Moss John Moss says rent subsidies are unsustainable

The goal of social housing policy should be to make streets with social homes indistinguishable from those without them. So telling people who get on, that they have to get out, is wrong.

We all know the problem. The kids causing trouble; the parents who seem to care nothing for the neighbourhood; the graffiti and the litter. And we say, behind our hands, of course, that the problems come from, “the estate”, by which we mean the council or social “estate” which lurks, certainly in London and other major cities, round most corners.

So why not aim to get rid of estates?

As the Conservative candidate for Hackney South and Shoreditch in 2005, I was fighting a seat with almost as much “social” housing as Simon Hughes’ Bermondsey seat. In one ward – where we famously won a council by-election and got Andrew Boff elected – the percentage was 62%. And yes, with the estates came the problems.

Parents were desperate to find larger homes as they outgrew the flats they had been allocated years ago and their teenage children kicked back against the cramped circumstances. They feared for them as they escaped the family home in to, what? Often the gatherings of dope smoking youths congregating on the stairs, sometimes in to the clutches of more serious gangs.

Yet just round the corner from the estates were streets of Victorian terraces attractive enough to have tempted a young family of lawyers in the 80s – Tony and Cherie Blair – and which are probably amongst the most expensive homes in Hackney. (It is rumoured that a young Tony was turned down by the local ward committee when he applied to be a Council candidate. Such a shame, he could have had a glittering career in Hackney local government.)

But how do you challenge the estate mentality? Well, the first thing you do is stop suggesting that when people living in social housing get on in life, that they should be pressured in to getting out. By all means, review their income and establish whether they continue to need the support of a below-market, taxpayer-subsidised rent, but don’t make them leave.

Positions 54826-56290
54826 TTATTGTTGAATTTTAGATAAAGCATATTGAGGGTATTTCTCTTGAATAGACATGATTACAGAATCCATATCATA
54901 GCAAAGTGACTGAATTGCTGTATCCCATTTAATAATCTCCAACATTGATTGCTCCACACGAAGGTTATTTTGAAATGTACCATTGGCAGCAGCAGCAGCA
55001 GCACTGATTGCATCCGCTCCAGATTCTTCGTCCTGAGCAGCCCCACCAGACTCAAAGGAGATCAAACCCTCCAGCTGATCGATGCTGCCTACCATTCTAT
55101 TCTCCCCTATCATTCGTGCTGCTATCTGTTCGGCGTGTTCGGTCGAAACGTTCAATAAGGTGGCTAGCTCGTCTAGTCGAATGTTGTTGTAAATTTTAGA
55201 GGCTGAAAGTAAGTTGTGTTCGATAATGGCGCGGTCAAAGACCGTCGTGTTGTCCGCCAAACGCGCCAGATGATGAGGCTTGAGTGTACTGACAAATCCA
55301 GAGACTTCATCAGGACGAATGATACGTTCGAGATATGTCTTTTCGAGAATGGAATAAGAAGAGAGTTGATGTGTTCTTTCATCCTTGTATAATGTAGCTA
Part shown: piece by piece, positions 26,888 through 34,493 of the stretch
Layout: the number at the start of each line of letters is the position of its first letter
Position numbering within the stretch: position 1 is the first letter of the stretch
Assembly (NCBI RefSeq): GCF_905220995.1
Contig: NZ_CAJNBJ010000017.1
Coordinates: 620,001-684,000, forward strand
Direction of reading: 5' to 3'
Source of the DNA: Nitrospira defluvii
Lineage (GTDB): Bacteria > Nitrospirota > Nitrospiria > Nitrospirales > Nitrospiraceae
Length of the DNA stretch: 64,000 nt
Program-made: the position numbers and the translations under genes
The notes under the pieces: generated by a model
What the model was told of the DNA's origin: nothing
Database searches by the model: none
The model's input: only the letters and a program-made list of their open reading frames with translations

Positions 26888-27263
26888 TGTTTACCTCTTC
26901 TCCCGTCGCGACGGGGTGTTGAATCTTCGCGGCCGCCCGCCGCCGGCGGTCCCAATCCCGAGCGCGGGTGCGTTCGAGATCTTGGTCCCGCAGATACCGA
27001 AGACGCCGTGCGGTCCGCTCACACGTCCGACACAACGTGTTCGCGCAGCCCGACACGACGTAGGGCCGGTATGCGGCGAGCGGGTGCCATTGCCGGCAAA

In fact, we should be positively encouraging those who find work or who have long-standing roots in a neighbourhood, to stay. They can lift an area by providing the extra spending power that comes from being employed, they can provide positive role models to others and, particularly elderly people, can provide the glue that comes from having extended families in an area – looking after kids as they come home from school, helping maintain a network of family, friends and neighbours across an area – precisely what was lost in the major slum clearances which followed the war and which preceded the building of just those estates.

So, whilst getting rid of estates might sound like a call for the bulldozer, what it actually means is a move away from the “bricks and mortar” approach to social housing which is far too obsessed with the number of houses and flats which are “affordable” and not sufficiently focussed on building neighbourhoods which have a balance of home types and tenures and where households can adapt the nature of their occupation of a home, without moving out.

So, how do we achieve this?

No matter how you look at it, the system of giving house-builders capital grants to build homes on the basis they then let them out at below-market rents, then allocating those homes to people who, once in occupation, can benefit from a below market rent for life, is simply unsustainable. We do not build social supermarkets to meet food need, we give people cash and the problem we face is not starvation, it is obesity!

So, we must complete the journey started in the early 1980s, when funding to meet new housing need was delivered mostly through increases in Housing Benefit payments, rather than funding for new home building. In 1980/81, only 0.4bn was spent on Housing Benefit, by 2003/04, this had risen to £12.6bn and whilst spending on new, affordable house building also rose from £4.0bn to £6.2bn, this represented just 33% of all spending on housing welfare in 2003/04, against 57% in 1980/81.1